Fires at Home: Some Facts
About 300,000 home fires occur every year in the United States. Most deaths and injuries from fire are from smoke inhalation, not burns from the fire. Fires are the third-leading cause of death and injury in your home: how can you protect yourself and your family?
Almost two-thirds of the deaths from fire in the United States occur in homes with no smoke alarm, or a non-working smoke alarm. If your home already has a smoke alarm, make sure that it is properly installed and test regularly. Many fires occur while a family is sleeping; making smoke alarms a necessity in alerting all of the people in your home before it is too late.
There should be smoke alarms on every level of your home, as well as around sleeping areas – both inside and outside of bedrooms. Make sure not to place smoke alarms near kitchen equipment, heating vents, or any other location that lets off heat. The best places to install them are either in the center of the ceiling, or on a wall 6-12 inches below the ceiling. The instructions from the manufacturer often include suggestions about the best placement for your particular smoke alarm.
Smoke alarm batteries should be replaced once a year. The smoke alarm should also be tested once a month. A good way to remember is to always test on the first day of the month. Replace smoke alarms after 10 years of use.
Fire Escape Plan
Another essential part of fire safety is developing and sharing a fire escape plan with your family. While fire can be a scary thought for small children, helping them to learn about how to escape is essential and can save lives.
Choose a location outside your house as a meeting point. A tree across the street, or a neighbor’s driveway would both be possibilities, and easy for your family to remember.
Investing in a fire escape ladder may be important for your fire escape plan. If some of your family’s bedrooms are on the second floor of your home, a fire escape ladder is essential to help your family exit their bedrooms if the fire prevents them from leaving their rooms through the door.
Check all of your doors and windows to make sure they open easily. Make sure that there are at least two ways to leave each room in your house.
Designate one member of the family to call 911 after you have left the house. Make sure to alert neighbors that a member of your family will use their phone as part of your emergency plan.
Fire Prevention: Kitchens and Grills
The stove and oven are the leading causes of home fires in the United States. How can you help prevent this?
Always stay at the stove when it is on, particularly when frying. Always have oven mitts handy to prevent your hands from getting burned. Turn pan handles away from the edge of the stove so they won’t fall.
Be particularly careful with gas ranges, as clothing can catch on fire. Keep towels and bags away from the range – they can also catch fire easily.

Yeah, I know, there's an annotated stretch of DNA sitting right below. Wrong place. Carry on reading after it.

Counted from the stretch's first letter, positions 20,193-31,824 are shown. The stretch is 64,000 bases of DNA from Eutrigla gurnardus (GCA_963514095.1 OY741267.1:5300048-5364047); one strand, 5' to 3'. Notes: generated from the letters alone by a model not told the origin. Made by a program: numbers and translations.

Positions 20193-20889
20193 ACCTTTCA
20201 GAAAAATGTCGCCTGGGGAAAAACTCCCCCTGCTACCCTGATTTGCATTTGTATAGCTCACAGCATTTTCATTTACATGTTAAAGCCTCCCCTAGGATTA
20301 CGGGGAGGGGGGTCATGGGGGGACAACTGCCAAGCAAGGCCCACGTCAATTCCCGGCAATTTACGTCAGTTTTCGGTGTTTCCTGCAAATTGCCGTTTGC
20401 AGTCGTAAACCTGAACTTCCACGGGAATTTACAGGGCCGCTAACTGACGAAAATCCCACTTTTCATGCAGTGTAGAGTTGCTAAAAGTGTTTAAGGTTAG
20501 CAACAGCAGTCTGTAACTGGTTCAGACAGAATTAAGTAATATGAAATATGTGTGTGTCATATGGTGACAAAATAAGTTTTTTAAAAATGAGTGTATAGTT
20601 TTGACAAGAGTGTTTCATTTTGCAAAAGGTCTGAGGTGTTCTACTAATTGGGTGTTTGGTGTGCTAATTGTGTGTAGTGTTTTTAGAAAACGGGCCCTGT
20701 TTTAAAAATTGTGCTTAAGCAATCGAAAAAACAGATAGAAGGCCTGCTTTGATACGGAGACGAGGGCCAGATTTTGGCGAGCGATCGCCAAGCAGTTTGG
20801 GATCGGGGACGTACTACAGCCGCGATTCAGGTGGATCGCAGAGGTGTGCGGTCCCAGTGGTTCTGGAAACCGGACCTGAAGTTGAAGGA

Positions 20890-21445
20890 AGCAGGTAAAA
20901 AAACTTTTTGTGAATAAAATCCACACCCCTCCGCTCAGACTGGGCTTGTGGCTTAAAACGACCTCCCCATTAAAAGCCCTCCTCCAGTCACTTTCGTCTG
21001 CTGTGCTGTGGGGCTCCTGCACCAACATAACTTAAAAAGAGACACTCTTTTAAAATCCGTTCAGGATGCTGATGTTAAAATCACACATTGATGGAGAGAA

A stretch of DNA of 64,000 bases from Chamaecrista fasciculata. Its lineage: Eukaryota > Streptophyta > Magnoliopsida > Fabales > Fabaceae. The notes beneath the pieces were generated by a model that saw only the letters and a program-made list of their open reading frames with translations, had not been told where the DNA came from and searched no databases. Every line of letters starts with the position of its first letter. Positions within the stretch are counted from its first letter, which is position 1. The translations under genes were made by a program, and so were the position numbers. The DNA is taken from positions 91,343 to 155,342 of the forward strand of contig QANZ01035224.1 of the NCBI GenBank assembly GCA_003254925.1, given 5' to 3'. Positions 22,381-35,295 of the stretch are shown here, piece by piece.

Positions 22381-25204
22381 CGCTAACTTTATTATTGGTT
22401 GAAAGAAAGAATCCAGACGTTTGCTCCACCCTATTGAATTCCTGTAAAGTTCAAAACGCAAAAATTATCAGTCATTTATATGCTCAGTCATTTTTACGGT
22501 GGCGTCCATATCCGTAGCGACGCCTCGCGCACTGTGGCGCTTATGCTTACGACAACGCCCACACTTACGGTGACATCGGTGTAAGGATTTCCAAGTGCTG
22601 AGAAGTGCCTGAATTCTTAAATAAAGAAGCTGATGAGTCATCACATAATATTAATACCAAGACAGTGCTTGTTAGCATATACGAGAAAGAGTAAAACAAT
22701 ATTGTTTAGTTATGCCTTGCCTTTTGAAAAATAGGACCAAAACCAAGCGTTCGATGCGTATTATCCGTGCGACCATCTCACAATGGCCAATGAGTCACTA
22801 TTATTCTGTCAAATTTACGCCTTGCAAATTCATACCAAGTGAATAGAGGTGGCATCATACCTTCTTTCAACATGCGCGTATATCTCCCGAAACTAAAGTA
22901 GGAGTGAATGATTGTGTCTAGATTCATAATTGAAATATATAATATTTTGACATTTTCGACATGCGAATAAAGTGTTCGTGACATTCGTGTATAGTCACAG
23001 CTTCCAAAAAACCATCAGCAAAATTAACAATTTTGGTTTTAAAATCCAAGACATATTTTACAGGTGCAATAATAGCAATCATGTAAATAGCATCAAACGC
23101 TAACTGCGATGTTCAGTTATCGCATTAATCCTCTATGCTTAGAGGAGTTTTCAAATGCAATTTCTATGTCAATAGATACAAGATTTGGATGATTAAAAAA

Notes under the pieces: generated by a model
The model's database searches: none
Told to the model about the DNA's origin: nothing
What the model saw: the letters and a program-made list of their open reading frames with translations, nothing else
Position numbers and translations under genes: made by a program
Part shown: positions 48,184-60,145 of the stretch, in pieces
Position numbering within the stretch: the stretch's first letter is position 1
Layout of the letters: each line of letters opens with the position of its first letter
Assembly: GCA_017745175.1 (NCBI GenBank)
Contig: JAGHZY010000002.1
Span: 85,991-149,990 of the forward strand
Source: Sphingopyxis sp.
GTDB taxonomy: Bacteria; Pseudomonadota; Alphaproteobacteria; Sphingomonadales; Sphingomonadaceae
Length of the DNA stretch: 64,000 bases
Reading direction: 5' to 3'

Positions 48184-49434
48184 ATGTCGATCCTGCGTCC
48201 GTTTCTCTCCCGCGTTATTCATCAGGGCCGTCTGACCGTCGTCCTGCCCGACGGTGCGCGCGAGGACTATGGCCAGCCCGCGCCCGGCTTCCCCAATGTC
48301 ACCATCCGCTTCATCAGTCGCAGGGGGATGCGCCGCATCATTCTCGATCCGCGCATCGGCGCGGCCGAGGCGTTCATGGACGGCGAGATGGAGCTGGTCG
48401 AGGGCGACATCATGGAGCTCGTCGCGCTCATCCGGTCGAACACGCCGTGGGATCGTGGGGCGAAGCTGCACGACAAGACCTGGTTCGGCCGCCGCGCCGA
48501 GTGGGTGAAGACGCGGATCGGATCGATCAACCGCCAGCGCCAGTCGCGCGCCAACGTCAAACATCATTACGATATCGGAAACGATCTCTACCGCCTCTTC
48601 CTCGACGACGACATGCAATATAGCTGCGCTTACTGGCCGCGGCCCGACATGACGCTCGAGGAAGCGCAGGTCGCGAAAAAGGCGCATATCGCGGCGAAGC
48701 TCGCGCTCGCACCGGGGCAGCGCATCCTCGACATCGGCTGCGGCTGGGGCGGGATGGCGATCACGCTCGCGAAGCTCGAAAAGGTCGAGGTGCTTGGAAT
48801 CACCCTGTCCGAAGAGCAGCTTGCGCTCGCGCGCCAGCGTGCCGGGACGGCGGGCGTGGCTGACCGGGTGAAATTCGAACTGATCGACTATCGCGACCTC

Grills can also be dangerous. Like stoves, someone should be at the grill at all times. Keep grills three feet away from your house, and all other objects.
Fire Prevention: Heating
Space heaters should be placed at least three feet from all walls, blankets, and clothing. Do not keep space heaters on while you sleep. Turn the heater off when you are not in the room. Do not place space heaters on boxes or paper or plastic bags.
Any heating in your home is vital, yet can often lead to problems. Whether you have a furnace, wood stove, radiator, or chimney, keeping them clean is essential. Clean your heating apparatus once a year. In addition to cleaning, inspections are also important. Have a professional visit your home once a year to check on your heating systems.
Store matches and lighters in a locked cabinet or box. While they may look like toys to children, they can be deadly.
Fire Prevention: Electronics
Never use electronics with frayed cords. Do not attempt to fix frayed cords – this is the work of a professional.
Stiff and cracked cords can be dangerous. Have a professional replace them for you – they don’t last forever.
Be especially attentive when using electronics in the bathroom. When water gets on the equipment, sparks often form and can cause fires.
Keep fabrics and papers away from light bulbs. Some light bulbs get so hot the cloth or paper may catch on fire. Even placing clothing over a lampshade runs the risk of the fabric catching on fire.
Make sure the light bulbs are the correct wattage for whatever fixture you are working with. Using the incorrect light bulb can cause the lamp to overheat and start a fire.
Fires: Helping Your Children Understand
Although fires are dangerous for anyone, children are often at risk. Their smaller bodies take less time to inhale the smoke, leaving them less time to react.
Some Tips to Share with Your Children
Keep your bedroom door shut at night.
Keep calm during a fire. If you can’t get out, someone will come to help you.
Don’t hide if there is a fire. It makes it harder for the firemen to find you.
Crawl if there is a fire – the air down lower is less smoky.
Go to the door of your room if there is a fire. See if it is hot by putting the back of your hand near the top.
If the door is hot, go out the window.
If the door is not hot, go out the door.
After you are outside the house, go to the meeting place you have discussed with your family.
Even if the door is hot and you can’t get out your window, remember that someone will come and get you. Just don’t hide and stay close to the ground.